The price of college itself may not necessarily be limiting students, but the number of student loans they are going to have to pay back if they are to attend said school are. The average person who is paying back student loan debt usually owes somewhere in the $28,000 range, according to a statistic from Forbes. I’m under the belief that more and more students are starting to realize that the name of a school is not worth the tens of thousands of dollars in debt they will be. 

I knew a girl from high school who is a perfect example of this. She was a great student, class president, straight As, in every honors society imaginable, three-sport varsity athlete. Everyone thought she was going to be our high school’s “token Ivy,” as there is usually one student each year who ends up at an Ivy League. However, she went to a state school. It wasn’t that she didn’t get into the Ivys or other nationally recognized schools, she just thought that it would be unintelligent to lose so much money for an education she could get at her state school. She goes to Umass Amherst now, which has a world-renowned business program and is in the honors program. What would have happened if she did, hypothetically, end up at Harvard? She would be in a world-renowned business program … with years of debt.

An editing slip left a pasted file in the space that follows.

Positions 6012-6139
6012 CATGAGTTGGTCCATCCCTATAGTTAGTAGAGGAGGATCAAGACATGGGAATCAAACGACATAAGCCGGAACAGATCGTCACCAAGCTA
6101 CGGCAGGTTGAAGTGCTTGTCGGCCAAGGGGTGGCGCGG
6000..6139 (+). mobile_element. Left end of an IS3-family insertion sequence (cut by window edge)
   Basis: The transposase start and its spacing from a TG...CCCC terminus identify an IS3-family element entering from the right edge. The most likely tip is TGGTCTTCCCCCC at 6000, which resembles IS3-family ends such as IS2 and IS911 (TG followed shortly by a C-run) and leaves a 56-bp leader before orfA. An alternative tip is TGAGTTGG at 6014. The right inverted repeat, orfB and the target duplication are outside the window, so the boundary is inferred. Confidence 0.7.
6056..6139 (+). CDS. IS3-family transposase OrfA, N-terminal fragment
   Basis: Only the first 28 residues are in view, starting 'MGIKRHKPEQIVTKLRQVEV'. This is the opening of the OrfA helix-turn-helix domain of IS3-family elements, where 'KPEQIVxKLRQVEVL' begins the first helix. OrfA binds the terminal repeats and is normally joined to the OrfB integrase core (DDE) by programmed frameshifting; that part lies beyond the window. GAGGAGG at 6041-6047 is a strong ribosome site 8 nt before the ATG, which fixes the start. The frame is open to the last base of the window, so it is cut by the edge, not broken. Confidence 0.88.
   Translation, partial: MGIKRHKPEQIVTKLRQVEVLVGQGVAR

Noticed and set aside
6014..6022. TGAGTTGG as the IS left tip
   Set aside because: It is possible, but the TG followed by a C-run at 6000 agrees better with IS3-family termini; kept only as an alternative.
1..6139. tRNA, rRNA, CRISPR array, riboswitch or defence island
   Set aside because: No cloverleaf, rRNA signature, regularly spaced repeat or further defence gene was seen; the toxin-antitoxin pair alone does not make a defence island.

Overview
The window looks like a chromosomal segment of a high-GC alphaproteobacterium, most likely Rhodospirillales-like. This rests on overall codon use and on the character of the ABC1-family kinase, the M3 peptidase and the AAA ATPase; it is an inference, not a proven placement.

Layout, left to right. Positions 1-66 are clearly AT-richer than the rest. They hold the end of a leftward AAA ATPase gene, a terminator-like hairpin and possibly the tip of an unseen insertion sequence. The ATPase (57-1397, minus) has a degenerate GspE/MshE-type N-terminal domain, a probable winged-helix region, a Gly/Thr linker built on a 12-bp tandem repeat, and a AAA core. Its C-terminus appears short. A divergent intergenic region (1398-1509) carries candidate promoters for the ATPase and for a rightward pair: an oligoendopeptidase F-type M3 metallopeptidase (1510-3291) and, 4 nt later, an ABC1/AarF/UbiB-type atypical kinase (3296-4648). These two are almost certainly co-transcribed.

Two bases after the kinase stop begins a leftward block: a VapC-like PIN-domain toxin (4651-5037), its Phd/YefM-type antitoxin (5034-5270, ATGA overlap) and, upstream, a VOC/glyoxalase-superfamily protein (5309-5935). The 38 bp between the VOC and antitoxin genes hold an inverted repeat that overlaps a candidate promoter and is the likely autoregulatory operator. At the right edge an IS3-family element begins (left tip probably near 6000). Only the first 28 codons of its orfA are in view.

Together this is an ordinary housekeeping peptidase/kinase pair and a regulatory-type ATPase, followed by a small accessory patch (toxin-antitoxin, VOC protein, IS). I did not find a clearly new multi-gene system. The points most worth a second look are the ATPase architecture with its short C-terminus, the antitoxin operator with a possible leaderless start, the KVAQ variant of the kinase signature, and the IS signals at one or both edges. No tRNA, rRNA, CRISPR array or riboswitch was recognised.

So the students who do have to narrow down their college choices due to money may not necessarily end up in bad positions, but they had the opportunity to go to some amazing schools if the debt they would end up in wouldn’t be so bad. I have a friend who recently got into Tufts and could not afford it, so he is going to a Massachusetts state school. He expressed to me that he was extremely disappointed that he worked so hard to get into Tufts, just not to be able to go. However, he is happy to go to the school he is going to now because he knows he is getting a great education and won’t have to worry about dealing with years of debt after his four years are over.